We know that Americans are increasingly sorting themselves by political affiliation into friendships, even into neighborhoods. Something similar seems to be happening with doctors and their various specialties.
New data show that, in certain medical fields, large majorities of physicians tend to share the political leanings of their colleagues, and a study suggests ideology could affect some treatment recommendations. In surgery, anesthesiology and urology, for example, around two-thirds of doctors who have registered a political affiliation are Republicans. In infectious disease medicine, psychiatry and pediatrics, more than two-thirds are Democrats.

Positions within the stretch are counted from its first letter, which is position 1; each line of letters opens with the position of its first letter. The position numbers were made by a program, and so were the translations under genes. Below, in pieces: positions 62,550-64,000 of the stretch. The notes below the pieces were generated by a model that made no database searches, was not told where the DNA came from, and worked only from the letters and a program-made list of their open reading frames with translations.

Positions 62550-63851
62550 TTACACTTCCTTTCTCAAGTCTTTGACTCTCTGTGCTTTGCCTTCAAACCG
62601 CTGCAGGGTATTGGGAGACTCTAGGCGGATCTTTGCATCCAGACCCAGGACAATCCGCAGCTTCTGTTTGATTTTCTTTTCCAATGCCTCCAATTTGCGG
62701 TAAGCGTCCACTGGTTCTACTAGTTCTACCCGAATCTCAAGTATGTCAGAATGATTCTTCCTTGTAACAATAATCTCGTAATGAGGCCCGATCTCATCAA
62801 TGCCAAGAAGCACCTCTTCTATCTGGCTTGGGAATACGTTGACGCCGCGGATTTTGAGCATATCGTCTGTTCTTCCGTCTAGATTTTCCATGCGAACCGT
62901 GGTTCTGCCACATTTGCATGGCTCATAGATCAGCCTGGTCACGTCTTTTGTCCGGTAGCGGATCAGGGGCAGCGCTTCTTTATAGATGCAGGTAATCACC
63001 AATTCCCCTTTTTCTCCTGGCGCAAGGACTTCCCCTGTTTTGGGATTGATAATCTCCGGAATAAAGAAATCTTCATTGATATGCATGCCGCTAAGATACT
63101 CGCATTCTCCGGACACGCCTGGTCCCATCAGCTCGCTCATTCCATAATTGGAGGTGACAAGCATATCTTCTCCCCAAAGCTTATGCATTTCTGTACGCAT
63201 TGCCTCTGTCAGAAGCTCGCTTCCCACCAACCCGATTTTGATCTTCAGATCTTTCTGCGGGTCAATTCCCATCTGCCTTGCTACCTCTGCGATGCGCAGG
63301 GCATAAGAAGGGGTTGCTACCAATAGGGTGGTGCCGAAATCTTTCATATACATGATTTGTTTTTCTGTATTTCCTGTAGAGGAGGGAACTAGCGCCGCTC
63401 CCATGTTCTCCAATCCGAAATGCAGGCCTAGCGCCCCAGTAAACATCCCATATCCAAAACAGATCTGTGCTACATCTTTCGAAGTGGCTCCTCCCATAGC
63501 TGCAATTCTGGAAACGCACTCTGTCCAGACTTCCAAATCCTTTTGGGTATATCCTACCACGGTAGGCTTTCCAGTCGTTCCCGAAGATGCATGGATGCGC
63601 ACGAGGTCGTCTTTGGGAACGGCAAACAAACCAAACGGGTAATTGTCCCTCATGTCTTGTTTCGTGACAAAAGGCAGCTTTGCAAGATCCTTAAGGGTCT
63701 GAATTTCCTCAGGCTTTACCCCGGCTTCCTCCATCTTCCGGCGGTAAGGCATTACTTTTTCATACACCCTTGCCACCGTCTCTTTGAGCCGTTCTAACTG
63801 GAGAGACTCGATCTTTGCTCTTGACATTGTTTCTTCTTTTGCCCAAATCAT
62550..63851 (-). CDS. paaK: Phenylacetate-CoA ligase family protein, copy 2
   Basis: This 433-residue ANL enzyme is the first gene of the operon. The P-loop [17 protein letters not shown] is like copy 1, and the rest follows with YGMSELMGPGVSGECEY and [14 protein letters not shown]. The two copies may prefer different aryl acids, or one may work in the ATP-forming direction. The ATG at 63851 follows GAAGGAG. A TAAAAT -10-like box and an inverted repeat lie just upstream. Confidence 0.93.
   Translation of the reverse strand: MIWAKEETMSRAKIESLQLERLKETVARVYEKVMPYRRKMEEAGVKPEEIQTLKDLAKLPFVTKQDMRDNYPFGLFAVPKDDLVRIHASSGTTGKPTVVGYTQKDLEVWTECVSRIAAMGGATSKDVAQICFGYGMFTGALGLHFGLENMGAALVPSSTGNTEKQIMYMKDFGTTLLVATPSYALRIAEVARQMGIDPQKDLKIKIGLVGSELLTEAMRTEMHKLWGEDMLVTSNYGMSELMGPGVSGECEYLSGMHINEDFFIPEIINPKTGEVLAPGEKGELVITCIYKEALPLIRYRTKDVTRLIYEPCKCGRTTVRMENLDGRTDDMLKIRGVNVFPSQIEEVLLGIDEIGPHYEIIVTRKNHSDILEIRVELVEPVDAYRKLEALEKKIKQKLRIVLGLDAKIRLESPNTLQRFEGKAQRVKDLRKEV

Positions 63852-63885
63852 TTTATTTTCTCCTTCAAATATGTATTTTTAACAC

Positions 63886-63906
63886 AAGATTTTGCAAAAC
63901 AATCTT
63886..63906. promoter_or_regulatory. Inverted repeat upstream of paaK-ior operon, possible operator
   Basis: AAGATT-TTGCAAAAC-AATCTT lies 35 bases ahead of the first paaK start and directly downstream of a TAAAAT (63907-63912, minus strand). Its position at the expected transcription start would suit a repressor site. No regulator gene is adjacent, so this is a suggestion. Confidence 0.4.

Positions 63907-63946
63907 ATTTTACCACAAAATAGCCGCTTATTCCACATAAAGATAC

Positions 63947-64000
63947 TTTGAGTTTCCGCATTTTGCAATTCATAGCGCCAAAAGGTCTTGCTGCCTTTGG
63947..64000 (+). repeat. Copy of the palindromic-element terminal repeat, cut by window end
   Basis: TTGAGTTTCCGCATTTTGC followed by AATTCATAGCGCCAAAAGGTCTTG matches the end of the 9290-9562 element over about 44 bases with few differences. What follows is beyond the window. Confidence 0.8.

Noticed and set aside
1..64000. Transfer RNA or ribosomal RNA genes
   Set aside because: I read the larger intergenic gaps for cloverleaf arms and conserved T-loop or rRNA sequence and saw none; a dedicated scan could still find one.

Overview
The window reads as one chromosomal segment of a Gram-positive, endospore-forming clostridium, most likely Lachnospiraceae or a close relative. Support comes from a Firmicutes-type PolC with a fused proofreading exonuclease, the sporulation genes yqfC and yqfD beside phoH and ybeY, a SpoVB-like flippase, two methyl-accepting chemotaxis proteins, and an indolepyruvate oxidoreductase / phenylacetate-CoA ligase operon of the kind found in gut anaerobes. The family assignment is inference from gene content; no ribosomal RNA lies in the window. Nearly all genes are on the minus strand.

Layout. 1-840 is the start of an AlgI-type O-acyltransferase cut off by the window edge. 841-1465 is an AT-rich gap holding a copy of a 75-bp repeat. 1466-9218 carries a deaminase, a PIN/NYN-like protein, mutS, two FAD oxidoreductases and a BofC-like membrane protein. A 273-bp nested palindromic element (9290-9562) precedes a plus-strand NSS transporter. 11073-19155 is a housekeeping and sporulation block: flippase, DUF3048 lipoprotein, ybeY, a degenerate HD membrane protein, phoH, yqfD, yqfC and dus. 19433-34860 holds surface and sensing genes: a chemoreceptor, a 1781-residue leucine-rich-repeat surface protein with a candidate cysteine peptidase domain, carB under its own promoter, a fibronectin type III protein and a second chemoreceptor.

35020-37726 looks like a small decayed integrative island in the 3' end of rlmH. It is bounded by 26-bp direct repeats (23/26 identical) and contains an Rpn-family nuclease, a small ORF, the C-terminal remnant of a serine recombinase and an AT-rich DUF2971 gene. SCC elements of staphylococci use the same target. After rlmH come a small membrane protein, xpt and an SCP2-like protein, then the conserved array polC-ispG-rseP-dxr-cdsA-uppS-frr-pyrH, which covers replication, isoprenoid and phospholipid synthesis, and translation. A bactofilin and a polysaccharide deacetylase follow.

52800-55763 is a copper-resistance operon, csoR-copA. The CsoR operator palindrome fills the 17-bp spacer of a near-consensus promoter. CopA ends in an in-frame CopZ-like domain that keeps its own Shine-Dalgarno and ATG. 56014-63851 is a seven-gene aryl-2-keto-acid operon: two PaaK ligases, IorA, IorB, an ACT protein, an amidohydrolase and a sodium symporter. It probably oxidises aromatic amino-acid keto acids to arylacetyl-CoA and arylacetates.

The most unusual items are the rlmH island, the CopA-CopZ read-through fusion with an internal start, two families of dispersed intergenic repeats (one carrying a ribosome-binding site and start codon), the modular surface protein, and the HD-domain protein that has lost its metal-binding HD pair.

The conclusions are drawn from data compiled by researchers at Yale. They joined two large public data sets, one listing every doctor in the United States and another containing the party registration of every voter in 29 states.
Eitan Hersh, an assistant professor of political science, and Dr. Matthew Goldenberg, an assistant professor of psychiatry (guess his party!), shared their data with The Upshot. Using their numbers, we found that more than half of all doctors with party registration identify as Democrats. But the partisanship of physicians is not evenly distributed throughout the fields of medical practice.